Hobson R. Reynolds (1898-1991)

Hobson R. Reynolds, born in 1898 in Winton, North Carolina, was a prominent funeral home director in Philadelphia, Pennsylvania. In 1934, he was elected to the Pennsylvania House of Representatives, where he drafted the Reynolds Civil Rights Bill, the first such legislation in the state. In 1936, Reynolds was elected to the post of Director of the Civil Liberties Department in the Improved and Benevolent Protective Order of Elks (I.B.P.O.E.W., or Elks). Founded in 1898, the Elks is a largely African American fraternal organization that strives for racial justice and equality. Its Civil Liberties Department was permanently established in 1927, and Reynolds held the post of director for 25 years. In this position, he investigated and reported on racial discrimination in the nation, lobbied for racial justice and equality in government, law enforcement and education, and supported civil rights activists such as Marry McLeod Bethune, Dr. Martin Luther Kink, Jr. and Roy Wilkins.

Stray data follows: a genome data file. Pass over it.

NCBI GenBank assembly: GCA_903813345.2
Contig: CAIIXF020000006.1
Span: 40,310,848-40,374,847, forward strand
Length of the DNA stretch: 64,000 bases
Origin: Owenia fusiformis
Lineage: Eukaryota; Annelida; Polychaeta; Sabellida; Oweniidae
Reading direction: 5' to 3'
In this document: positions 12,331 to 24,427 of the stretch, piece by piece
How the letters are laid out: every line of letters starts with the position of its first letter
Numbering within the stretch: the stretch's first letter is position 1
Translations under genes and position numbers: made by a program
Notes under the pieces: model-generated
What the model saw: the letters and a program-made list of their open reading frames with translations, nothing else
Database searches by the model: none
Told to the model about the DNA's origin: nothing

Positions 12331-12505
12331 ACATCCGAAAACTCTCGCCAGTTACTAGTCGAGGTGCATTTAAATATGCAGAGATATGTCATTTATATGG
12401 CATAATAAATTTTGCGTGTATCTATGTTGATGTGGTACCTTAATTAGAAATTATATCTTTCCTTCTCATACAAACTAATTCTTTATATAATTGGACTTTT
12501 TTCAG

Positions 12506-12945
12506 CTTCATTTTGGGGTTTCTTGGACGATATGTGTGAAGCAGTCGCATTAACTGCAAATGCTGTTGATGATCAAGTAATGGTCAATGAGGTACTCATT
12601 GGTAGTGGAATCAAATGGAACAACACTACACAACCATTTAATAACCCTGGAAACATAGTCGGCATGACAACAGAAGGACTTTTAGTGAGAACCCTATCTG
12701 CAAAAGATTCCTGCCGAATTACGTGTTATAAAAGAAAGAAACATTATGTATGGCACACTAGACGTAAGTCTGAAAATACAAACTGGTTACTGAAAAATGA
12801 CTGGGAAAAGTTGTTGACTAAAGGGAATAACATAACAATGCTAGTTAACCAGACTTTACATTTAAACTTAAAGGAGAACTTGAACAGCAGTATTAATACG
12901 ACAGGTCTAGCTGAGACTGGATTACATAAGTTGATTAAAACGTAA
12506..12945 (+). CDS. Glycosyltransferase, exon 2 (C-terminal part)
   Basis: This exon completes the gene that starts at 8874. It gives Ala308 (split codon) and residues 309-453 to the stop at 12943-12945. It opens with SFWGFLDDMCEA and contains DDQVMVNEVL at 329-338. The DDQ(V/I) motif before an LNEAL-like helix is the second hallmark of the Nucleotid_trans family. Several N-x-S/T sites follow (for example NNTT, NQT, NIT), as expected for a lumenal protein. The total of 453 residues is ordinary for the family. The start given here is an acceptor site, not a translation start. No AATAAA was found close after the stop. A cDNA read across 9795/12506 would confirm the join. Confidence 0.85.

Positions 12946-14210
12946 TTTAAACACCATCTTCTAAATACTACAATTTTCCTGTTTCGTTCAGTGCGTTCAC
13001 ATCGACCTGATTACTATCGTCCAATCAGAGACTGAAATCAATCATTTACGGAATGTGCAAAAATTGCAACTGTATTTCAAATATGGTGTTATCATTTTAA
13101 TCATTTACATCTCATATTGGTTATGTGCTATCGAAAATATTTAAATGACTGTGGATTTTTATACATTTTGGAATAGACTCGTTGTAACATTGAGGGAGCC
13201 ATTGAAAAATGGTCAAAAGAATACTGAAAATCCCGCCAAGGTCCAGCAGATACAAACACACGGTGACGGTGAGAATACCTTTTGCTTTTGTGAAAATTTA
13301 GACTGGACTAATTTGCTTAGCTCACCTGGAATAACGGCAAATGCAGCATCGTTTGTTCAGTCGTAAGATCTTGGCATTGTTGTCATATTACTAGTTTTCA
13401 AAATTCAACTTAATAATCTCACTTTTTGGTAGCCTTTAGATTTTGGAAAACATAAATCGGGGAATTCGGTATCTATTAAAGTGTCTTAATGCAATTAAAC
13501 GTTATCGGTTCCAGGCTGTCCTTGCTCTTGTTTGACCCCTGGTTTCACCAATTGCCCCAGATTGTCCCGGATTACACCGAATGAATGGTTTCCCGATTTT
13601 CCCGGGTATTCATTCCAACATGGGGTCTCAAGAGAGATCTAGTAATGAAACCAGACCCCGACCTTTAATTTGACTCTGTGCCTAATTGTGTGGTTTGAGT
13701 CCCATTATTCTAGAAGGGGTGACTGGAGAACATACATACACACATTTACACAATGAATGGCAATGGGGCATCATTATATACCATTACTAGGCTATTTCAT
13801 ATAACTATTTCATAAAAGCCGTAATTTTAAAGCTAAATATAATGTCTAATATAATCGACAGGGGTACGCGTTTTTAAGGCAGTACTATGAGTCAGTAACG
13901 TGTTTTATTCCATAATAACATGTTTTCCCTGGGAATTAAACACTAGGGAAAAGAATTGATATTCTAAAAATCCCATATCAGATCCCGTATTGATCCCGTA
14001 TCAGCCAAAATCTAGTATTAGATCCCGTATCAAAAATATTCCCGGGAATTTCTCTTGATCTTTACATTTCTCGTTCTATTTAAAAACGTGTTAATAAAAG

Reynolds took initiatives like those before him and campaigned for civil rights across the nation, concealing his race to investigate a lynching in Missouri in 1942 and giving speeches as well as using other forms of communications to call for African Americans to register and vote. In 1941, Reynolds instituted the Elijah P. Lovejoy Medal Award within the Elks. This medal was to be presented to a person, regardless of race or color, and judged most distinguished for service rendered to humanity. The first Lovejoy Award was presented in 1950, and among the awardees were Ralph Bunche, Branch Rickey, Mary McLeod Bethune, Marian Anderson, Thurgood Marshall, Dr. martin Luther King, A. Phillip Randolph, Roy Wilkins, Adam Clayton Powell, Whitney Young, Edward Brooke Dorothy Height, Jesse Jackson, Coretta Scott King, and Verdon Jordan.